Korea promotes investment with ‘A Guide to Business in Uganda’
The Embassy of the Republic of Korea has eased Uganda’s task of sourcing investments from the 11th biggest economy in the world, by translating key investment-related information into the Korean language.
In a book titled “A Guide to Business in Uganda,” The Korean Embassy has demonstrated interest and willingness in persuading the private sector and businesses back home to come invest in the East African country and make partnerships with Uganda’s private sector.
Published mostly in Korean, the Guide to Business in Uganda provides detailed information on Uganda’s investment climate which includes the country’s legal regime, the tax system, the business registration framework, travel information as well as basic information on the country and numerous investment opportunities Uganda has to offer.
The Uganda Business Guide, according to Embassy of Korea Officials, will be made available online on the Embassy of Korea Website.
Whereas other African countries have embassies from where interested business persons can obtain information on investment and trade opportunities, Uganda does not have a mission in Korea.
The Uganda Business Guide will therefore prove to be a handy tool for informing investors about the investment climate in Uganda, one of the lucrative markets as well as source of raw materials sought after by many business persons world over.
The Embassy of Korea in Uganda says that although efforts have been made to strengthen bilateral ties between the two countries, Uganda’s exports to Korea as well as the presence of Korean businesses in Uganda remains far below compared to that in neighbouring countries.
The Business guide is one of the many follow-up events by the Embassy of Korea to deepen cooperation and exchanges between the private sectors of both countries.
In 2019 for example, the Embassy of Korea organized the business seminar with the objective of deepening mutual understanding of the two countries’ economies, trade and investment policies, as well as to learn about mutual economic interests and share ideas on how to advance bilateral economic cooperation.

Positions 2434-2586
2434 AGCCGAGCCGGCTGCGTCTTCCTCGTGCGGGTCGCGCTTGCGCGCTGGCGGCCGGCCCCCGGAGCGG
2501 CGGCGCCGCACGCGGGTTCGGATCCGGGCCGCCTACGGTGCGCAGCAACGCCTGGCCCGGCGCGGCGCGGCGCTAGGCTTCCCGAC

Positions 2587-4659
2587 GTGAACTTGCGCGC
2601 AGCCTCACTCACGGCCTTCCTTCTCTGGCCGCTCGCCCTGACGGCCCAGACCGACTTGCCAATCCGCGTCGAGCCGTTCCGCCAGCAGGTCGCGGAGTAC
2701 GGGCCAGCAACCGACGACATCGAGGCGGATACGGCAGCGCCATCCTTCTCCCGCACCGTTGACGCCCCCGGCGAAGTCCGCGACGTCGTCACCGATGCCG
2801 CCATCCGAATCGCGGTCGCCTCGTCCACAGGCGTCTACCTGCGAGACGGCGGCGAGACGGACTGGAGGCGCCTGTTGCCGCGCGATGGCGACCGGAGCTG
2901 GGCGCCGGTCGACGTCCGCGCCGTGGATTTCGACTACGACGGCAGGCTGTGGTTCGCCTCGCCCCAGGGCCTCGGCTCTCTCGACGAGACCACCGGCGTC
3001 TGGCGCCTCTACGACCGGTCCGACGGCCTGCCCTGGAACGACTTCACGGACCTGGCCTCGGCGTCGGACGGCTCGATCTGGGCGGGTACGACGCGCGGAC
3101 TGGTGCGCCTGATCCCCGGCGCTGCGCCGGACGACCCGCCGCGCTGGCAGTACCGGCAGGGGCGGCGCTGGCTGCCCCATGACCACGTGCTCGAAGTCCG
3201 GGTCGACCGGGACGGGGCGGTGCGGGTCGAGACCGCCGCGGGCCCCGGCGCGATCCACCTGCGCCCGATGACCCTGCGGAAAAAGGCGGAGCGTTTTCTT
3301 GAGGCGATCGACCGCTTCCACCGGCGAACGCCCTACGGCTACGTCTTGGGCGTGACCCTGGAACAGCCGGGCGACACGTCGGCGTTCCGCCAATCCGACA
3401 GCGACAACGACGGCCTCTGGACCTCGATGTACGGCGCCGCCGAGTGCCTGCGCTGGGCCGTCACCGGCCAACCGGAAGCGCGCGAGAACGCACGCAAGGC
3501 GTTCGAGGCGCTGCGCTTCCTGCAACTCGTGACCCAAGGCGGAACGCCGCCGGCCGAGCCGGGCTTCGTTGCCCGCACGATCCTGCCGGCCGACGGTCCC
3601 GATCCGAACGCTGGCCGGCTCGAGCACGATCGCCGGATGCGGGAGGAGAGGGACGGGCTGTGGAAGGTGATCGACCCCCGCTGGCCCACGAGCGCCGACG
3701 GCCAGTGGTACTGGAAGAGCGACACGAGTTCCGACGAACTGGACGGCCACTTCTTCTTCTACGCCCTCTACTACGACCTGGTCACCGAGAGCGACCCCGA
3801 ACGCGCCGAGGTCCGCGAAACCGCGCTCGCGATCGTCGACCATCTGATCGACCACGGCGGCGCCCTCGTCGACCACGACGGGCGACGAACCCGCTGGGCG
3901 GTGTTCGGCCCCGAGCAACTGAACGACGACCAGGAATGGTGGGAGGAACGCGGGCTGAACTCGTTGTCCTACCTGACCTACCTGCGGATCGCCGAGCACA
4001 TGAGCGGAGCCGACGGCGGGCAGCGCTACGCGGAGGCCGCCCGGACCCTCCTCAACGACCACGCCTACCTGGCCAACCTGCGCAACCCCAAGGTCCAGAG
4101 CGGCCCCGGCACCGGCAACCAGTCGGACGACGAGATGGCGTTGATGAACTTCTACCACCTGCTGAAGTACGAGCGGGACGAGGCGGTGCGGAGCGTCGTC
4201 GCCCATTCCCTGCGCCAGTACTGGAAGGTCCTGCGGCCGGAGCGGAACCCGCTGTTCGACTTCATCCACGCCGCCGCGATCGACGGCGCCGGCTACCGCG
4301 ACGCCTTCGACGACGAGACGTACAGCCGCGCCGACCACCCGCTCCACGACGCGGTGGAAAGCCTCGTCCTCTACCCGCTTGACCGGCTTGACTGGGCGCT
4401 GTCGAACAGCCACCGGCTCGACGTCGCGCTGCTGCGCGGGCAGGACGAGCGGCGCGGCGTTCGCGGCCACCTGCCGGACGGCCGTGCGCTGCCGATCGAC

Since the reopening her Embassy in Uganda in 2011, bilateral ties between the two countries have grown markedly. For example the heads of state of both countries have made exchange visits to either country starting with President Yoweri Museveni’s visit to Seoul in 2013. This was reciprocated by the visit of former President Park Geun-hye in 2016.
“We still have a long way to go to advance private sector cooperation. Although Uganda steadily increased its exports to the world, its performance in the Korean market has lagged far behind its neighboring East African countries. Likewise, Korean companies have a weak presence in Uganda, mainly due to the lack of awareness of this country, one of the fastest growing economies in the world,” said Kim Ah Young, the Deputy Chief of Mission Embassy of Korea.
Besides the bilateral ties, the Korean Embassy says numerous efforts have been made to facilitate private sector cooperation and people-to-people exchanges with African countries, including Uganda. In 2017, the Korea-Africa Foundation was established under the Ministry of Foreign Affairs to strengthen cooperation in this realm.
“This book will be an important stepping stone for the success of the forthcoming events on private sector cooperation. Moreover it will help expand Korean SMEs’ understanding of Uganda’s current economic trends and policies, and how Korean investors knock into the Uganda’s gate easily. Also it will also show how our development cooperation contributes to building the business capacity of Uganda.
The officer of the Embassy of Korea said that it is my strong belief that enhancing availability of information of a country’s business opportunities is of paramount importance. I am sure this would greatly facilitate more Korean investment in Uganda.